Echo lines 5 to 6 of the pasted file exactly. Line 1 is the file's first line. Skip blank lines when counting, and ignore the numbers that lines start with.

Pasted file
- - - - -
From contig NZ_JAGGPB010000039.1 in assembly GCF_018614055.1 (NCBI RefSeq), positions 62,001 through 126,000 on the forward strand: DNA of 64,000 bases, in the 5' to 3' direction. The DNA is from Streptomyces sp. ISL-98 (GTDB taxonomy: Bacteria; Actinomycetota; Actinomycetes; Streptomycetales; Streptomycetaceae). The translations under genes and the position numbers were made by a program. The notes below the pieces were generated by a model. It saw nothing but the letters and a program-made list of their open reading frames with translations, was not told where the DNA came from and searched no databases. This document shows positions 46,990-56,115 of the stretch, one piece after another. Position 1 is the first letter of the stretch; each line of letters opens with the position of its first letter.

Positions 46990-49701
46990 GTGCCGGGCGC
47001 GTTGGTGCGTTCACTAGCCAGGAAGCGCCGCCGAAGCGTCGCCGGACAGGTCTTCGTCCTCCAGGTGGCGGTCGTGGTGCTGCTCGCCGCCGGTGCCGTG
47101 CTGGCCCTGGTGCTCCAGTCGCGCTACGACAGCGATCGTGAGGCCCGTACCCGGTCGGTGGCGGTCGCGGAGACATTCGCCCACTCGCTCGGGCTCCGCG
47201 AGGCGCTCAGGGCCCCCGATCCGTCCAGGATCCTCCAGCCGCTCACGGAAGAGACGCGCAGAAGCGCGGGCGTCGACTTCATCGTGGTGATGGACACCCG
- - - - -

47101 CTGGCCCTGGTGCTCCAGTCGCGCTACGACAGCGATCGTGAGGCCCGTACCCGGTCGGTGGCGGTCGCGGAGACATTCGCCCACTCGCTCGGGCTCCGCG
47201 AGGCGCTCAGGGCCCCCGATCCGTCCAGGATCCTCCAGCCGCTCACGGAAGAGACGCGCAGAAGCGCGGGCGTCGACTTCATCGTGGTGATGGACACCCG